Nancy Writebol said she's "thankful to be alive" and getting stronger each day after surviving Ebola, the virus that has killed more than 1,900 people in West Africa.
It's been nearly a month since the 59-year-old American was evacuated from Liberia, where she had been working at an Ebola ward with the missionary group SIM.
"My job ... was to make sure that doctors were suited up properly in their personal protective gear," Writebol told ABC News, describing how she would also "decontaminate" the doctors as they left the isolation unit. "I was the mama bear."
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Writebol said she has no idea how she contracted the virus, which spreads through contact with body fluids. She remembers leaving work early one day with a fever, which she blamed on malaria.
"I had had malaria once in this past year, and so I knew what that felt like. And it was just the same symptoms," she said. But doctors tested her for Ebola "just to set everybody's mind at ease," she said, and the test came back positive.
Her husband, David, had to deliver the news.
"How do you tell the love of your life that they've contracted a deadly disease?" he said, adding that telling the couple's two sons was "equally difficult."
Writebol was swiftly isolated and visited by doctors wearing the same protective suits she once helped them put on. She was also given ZMapp, an experimental Ebola drug that had only been tested in monkeys.
She was evacuated by plane on Aug. 4 to Emory University Hospital in Atlanta, where she spent two weeks in isolation.
"It's a really lonely place to be," Nancy Writebol said. "When you're not able to be with people that you love, to be able to touch your husband, or to be able to reach out to your children even."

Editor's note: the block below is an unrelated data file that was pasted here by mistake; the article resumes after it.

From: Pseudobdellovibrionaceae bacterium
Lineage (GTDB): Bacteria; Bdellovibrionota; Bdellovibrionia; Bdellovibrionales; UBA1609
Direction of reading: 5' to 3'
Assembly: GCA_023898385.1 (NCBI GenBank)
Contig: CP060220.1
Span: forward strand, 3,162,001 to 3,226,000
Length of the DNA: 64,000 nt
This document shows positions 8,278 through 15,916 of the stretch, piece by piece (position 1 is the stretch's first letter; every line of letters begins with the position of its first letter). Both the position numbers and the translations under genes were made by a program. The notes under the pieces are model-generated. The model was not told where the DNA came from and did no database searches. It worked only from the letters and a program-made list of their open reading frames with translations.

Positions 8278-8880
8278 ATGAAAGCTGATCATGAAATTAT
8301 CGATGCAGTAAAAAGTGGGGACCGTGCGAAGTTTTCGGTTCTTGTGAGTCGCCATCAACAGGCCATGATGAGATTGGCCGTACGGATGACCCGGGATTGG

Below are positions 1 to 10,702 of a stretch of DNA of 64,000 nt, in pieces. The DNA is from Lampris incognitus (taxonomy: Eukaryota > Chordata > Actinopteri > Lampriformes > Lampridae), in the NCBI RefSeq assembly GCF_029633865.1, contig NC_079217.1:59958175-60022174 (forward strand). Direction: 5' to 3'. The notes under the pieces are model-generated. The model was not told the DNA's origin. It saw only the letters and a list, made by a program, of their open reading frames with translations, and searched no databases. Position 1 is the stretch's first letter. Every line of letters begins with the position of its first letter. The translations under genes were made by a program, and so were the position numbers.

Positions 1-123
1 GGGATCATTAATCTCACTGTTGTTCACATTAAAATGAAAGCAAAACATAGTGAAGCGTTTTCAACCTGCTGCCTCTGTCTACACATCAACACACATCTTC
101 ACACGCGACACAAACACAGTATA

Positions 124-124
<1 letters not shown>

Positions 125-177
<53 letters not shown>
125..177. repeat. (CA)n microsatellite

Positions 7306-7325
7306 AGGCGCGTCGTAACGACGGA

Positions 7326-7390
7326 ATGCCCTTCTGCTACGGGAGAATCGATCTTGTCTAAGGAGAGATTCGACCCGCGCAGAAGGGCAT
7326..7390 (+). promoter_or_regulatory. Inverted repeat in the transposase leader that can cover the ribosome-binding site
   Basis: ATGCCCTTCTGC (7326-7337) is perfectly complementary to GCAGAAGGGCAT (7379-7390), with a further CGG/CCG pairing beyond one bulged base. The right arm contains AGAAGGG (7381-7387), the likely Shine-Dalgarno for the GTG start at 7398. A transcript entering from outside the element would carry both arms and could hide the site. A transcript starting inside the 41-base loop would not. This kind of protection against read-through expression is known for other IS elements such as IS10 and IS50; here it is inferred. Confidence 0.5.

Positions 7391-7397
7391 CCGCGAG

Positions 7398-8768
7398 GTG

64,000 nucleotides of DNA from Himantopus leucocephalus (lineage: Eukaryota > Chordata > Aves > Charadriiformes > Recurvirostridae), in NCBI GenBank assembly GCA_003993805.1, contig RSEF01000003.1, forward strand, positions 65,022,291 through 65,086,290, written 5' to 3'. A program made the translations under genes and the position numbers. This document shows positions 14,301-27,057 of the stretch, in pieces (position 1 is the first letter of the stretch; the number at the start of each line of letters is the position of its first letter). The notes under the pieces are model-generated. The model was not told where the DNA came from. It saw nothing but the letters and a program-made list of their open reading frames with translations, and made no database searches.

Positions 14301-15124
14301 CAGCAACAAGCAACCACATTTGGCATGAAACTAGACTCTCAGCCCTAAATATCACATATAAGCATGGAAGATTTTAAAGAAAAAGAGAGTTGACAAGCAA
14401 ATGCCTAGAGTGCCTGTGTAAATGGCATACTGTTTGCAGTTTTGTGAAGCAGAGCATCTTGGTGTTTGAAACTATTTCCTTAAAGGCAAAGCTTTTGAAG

"Part of the hellishness of this disease is to be isolated and completely cut off from that contact with ones that you love," said David Writebol, who was also placed in isolation just in case he had contracted the virus.
More than half of those infected in the Ebola outbreak have died from the disease, according to the latest numbers from the World Health Organization.
"I wondered at times whether I would live or die," Nancy Writebol said, explaining how she turned to God for strength. "His presence really was with me -- and I knew that, I could sense it. ... I am so thankful for His mercy and His grace."
But she also credits the experimental drug ZMapp, though doctors have noted that there's no way to know for sure whether it helped or hindered her recovery.
"I think it was the booster," she said. "But I also believe that the supportive care was just as important as the serum."
Dr. Kent Brantly, another American Ebola survivor, also received the drug. Brantly worked for Samaritan's Purse, a different missionary group.
Writebol said her thoughts are with a third American Ebola patient, Dr. Rick Sacra, who contracted the virus while working in a maternity ward.
"We just continue to pray for God's mercy," she said.
Despite having walked through "the valley of the shadow of death," Writebol said she's not ruling out a trip back to Liberia.
"We'll see," she said. "We continue to pray for our friends in Liberia and ask God to be merciful in that situation and to give them all that they need."
"We pray that this Ebola contagion would be contained, and would be stopped," she said.
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